This week, the Justice Secretary Chris Grayling announced proposals to increase the upper limit of the small claims track from £1,000 to £5,000.
This is in response to, amongst other things raised, whiplash claims.
What does this mean?
Well, let us take it through a fictional story:
Say you have been injured in a road traffic accident that was not your fault and you have been injured.
If you suffer whiplash injury, there is a high chance that in today’s society you may be told that there is no such injury or if you make a claim you may be labelled as someone who is trying to profit from your whiplash injury.
You might also be thought of as one of those people trying to make a fraudulent claim or at least exaggerating your injuries.
But, being an innocent victim in a road traffic accident, you may choose to pursue a claim as you have been injured and suffered losses.
So what can you do?
Well, if the increase in the upper limit comes into force, you would find it difficult to get legal advice from a solicitor because if the value of your claim is less than £5000 (and the vast majority of whiplash claims are), it would be classed as a small claim.
This means that even if you were successful and won your case, the solicitor would not be able to recover their costs from the responsible party’s insurer.
The only option, therefore, if you wanted to instruct a solicitor would be to pay privately but this many mean that any compensation awarded to you may be reduced or in some cases, not covered by the compensation you are awarded.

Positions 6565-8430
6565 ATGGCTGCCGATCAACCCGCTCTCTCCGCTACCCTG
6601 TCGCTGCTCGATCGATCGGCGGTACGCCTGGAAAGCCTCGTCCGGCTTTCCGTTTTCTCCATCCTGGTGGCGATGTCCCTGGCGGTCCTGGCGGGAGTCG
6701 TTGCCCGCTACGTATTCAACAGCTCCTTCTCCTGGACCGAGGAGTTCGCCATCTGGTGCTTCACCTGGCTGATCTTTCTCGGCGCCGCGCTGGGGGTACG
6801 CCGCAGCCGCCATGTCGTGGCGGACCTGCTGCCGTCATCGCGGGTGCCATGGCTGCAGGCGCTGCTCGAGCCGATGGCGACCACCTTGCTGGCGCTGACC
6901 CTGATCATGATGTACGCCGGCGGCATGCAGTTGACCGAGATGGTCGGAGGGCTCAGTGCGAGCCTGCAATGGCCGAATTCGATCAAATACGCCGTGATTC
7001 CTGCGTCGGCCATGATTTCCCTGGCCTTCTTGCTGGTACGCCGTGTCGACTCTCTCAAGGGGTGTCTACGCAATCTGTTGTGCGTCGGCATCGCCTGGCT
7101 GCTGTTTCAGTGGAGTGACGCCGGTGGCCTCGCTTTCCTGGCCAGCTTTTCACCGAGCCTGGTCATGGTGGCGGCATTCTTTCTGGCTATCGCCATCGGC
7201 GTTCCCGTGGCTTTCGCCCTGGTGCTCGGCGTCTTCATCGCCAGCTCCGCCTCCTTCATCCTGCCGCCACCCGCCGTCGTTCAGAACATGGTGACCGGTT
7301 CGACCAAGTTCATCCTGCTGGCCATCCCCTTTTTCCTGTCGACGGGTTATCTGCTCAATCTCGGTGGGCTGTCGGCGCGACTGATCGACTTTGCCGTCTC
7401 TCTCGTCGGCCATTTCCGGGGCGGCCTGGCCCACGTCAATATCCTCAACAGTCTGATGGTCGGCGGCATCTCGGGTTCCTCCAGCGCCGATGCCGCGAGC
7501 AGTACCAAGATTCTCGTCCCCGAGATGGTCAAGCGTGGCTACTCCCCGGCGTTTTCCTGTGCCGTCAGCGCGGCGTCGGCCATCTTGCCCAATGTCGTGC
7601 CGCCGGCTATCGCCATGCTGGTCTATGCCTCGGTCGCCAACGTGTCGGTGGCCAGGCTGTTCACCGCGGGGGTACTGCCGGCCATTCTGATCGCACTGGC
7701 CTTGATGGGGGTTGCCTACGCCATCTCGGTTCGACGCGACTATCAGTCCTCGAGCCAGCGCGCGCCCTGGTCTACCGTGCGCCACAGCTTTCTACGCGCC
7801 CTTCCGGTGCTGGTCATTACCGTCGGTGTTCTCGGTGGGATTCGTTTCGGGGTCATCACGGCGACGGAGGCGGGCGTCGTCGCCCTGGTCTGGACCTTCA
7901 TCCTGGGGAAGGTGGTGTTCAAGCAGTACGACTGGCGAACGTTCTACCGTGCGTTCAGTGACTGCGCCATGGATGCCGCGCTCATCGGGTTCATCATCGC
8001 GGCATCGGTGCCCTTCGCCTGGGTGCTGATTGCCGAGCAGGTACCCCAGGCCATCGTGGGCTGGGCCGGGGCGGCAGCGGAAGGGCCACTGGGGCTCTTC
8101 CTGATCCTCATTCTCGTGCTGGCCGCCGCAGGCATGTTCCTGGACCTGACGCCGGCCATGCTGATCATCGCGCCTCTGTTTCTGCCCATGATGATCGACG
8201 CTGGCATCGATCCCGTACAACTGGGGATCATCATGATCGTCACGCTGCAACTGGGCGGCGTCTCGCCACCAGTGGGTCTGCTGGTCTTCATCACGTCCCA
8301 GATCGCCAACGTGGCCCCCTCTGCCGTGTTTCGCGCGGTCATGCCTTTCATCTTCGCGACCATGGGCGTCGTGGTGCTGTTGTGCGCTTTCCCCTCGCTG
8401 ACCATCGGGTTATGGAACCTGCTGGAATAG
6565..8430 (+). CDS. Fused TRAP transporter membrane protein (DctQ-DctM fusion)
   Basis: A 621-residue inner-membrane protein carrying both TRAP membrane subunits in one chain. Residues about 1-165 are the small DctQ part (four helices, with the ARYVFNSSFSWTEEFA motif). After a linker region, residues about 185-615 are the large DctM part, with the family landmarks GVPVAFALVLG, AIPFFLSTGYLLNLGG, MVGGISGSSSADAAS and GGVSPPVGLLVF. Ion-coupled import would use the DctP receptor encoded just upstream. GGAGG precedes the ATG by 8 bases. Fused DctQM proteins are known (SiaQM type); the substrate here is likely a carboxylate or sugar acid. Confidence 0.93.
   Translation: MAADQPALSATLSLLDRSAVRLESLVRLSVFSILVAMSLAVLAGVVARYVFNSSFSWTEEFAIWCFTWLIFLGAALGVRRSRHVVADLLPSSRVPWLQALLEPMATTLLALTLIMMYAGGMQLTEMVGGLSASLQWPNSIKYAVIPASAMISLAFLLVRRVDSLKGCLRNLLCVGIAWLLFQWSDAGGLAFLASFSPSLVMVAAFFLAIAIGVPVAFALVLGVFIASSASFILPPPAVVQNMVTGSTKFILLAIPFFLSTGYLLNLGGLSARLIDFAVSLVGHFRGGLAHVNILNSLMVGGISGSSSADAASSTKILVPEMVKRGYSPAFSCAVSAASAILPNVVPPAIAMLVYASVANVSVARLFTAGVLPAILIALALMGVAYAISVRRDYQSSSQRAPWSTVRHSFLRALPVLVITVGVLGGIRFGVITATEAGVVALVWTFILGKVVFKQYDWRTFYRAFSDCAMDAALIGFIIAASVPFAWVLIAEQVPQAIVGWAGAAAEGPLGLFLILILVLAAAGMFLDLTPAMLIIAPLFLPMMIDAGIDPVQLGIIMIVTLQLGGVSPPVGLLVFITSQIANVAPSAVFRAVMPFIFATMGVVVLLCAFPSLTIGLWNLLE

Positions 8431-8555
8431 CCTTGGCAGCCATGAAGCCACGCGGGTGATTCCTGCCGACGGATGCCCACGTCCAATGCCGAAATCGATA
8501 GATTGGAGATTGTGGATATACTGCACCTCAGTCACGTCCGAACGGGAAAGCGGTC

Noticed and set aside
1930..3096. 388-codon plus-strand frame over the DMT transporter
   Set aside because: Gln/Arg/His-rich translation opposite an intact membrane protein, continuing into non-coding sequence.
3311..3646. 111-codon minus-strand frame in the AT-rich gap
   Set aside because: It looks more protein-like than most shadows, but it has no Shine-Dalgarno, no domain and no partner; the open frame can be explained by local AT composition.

Without a solicitor, you would be facing big insurers, their legal teams and the court system on your own.
So you will need to understand:
- The law of tort – i.e. liability, causation and quantum
- How to start the claim
- What to do if liability is denied
- How to get medical evidence
- What to do if they accept liability by deny causation, i.e. they say your injuries were not caused by the accident
- What your claim for injuries is worth – is the offer to settle your claim fair?
- What financial losses you can claim for
- And, if necessary, how and when to issue court proceedings and what steps are needed to get the case to Trial; and if you get to Trial, you would then have to represent yourself at court.
The government is expecting you and thousands of others to face this alone, and face the mighty of the massive insurance firms, who may wait for you to issue court proceedings before they will deal with you.
As personal injury solicitors, we ask the government are the new laws and proposals favouring people getting access to justice or have they bowed down to what the mighty insurance companies have asked for?
Whose interests have been protected?
Do you think this is unfair?
If you don’t, perhaps you might want to write to your local MP – you can find their details here http://findyourmp.parliament.uk/